Large investment banks have reported a surge in trading revenues in the fourth quarter of 2016, led by a significant increase in fixed income trading activity.
Goldman Sachs saw a 78% increase in net revenues for fixed income, currency and commodities (FICC) trading in the fourth quarter last year, compared to the same period in 2015.
“[FICC] operated in an environment generally characterised by improved market conditions, including rising interest rates and tighter credit spreads,” Goldman explained.
The bank’s institutional clients services business - which includes equities and FICC trading - saw revenues grow 25% to $3.6 billion, compared to the fourth quarter in 2015.
Lloyd Blankfein, chief executive officer at Goldman Sachs, said: “After a challenging first half, the firm performed well for the remainder of the year as the operating environment improved.”
JP Morgan reported similar statistics, with a 32% surge in trading revenues to $5.7 billion in the fourth quarter of 2016, again driven by fixed income activity.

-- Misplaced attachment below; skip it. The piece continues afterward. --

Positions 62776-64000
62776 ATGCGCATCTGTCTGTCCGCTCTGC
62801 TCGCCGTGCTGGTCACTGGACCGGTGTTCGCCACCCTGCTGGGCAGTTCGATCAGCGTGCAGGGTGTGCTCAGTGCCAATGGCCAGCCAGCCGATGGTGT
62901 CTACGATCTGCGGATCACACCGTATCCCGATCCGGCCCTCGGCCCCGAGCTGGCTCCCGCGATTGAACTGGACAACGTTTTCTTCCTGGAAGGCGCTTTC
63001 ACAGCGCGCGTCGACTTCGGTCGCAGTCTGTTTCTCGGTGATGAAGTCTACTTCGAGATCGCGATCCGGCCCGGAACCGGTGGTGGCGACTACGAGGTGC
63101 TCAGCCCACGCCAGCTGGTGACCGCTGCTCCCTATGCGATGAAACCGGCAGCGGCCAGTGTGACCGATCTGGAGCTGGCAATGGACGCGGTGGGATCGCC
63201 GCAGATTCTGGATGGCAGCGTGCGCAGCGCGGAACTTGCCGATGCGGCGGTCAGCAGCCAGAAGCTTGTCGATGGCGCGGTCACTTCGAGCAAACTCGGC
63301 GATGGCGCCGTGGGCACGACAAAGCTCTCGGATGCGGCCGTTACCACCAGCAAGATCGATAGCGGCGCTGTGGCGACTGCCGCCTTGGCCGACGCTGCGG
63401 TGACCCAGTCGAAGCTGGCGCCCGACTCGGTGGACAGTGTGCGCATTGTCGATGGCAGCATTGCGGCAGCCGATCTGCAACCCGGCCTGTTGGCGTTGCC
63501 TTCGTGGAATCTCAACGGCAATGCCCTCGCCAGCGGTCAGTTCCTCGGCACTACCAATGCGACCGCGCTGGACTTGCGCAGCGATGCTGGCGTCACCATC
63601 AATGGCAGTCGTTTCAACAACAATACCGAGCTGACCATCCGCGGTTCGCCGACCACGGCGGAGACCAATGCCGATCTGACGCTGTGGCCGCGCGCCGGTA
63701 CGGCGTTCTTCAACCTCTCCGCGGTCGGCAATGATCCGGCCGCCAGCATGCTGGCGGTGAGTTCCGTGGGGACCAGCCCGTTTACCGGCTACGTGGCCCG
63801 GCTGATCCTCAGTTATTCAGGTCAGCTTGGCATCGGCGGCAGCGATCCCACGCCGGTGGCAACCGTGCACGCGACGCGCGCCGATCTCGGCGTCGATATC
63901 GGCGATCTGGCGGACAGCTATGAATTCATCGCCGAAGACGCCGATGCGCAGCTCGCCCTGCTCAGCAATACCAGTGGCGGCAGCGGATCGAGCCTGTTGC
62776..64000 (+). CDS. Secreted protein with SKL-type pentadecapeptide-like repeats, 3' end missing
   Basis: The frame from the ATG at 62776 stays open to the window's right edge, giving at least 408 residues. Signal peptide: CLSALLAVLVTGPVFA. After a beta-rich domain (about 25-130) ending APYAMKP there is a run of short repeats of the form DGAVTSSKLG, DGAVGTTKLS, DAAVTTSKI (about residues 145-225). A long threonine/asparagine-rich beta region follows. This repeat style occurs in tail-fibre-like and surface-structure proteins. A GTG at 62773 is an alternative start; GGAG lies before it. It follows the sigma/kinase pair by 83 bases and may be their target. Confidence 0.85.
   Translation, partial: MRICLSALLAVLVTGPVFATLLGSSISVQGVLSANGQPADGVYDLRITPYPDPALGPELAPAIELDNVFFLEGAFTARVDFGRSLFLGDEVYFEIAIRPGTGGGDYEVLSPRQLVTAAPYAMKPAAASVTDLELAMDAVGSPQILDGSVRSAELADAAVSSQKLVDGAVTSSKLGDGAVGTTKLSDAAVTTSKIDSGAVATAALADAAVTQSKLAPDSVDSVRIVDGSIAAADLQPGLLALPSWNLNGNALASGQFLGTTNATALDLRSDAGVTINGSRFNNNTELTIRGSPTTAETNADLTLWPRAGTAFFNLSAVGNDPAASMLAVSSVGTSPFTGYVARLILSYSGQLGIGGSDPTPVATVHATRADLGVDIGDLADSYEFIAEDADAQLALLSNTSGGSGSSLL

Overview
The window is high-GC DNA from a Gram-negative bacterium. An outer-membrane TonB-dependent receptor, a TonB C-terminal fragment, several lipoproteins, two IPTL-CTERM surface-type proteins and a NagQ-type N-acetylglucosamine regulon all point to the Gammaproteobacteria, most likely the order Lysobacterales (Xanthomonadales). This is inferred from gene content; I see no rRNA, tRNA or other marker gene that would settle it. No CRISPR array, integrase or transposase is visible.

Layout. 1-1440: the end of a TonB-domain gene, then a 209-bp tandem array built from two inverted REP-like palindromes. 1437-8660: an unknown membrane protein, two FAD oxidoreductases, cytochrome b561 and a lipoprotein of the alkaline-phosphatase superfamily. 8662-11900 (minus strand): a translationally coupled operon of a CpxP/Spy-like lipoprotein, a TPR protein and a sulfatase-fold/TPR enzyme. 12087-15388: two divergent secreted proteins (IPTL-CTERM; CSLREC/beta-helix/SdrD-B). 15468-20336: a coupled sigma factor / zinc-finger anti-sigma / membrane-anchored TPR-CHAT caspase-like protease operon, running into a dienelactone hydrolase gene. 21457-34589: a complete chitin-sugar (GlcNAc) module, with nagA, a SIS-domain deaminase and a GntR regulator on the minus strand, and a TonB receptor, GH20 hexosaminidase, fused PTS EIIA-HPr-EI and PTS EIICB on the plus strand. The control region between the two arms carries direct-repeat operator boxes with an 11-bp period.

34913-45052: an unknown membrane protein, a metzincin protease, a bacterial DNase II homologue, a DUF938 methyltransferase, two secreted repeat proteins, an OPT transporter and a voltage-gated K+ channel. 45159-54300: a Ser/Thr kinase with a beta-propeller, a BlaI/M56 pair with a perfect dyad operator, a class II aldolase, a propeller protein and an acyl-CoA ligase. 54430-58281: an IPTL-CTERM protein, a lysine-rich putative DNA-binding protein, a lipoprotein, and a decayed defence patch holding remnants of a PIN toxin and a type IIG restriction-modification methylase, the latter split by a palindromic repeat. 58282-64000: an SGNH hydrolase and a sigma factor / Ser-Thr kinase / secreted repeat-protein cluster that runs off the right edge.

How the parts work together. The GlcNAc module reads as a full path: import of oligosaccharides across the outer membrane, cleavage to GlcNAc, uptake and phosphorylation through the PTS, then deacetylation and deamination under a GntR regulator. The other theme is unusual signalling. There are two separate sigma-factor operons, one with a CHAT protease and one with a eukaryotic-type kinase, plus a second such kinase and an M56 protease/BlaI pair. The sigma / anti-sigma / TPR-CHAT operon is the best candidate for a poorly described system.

The US investment bank saw fixed income markets revenues increase 31% compared to the fourth quarter in 2015, as equities revenues grew 8%.
“Credit and securitised products revenue reflected increased client risk appetite. Commodities revenue improved on increased client activity in a better energy market,” JP Morgan said.
At Morgan Stanley, sales and trading revenues grew 39% in the fourth quarter of 2016, compared to the same period in 2015.
Fixed income revenues were up from $550 million in 2015, to $1.5 billion in the fourth quarter, again due to “improved market conditions compared with the prior year period.”
Citigroup reported saw its markets and securities services revenues increase 24% to $4.1 billion in the fourth quarter of 2016, with fixed income up 36% compared to the fourth quarter in 2015.
The growth reflected “increased client activity and improved trading conditions in spread products and rates and currencies,” Citi said.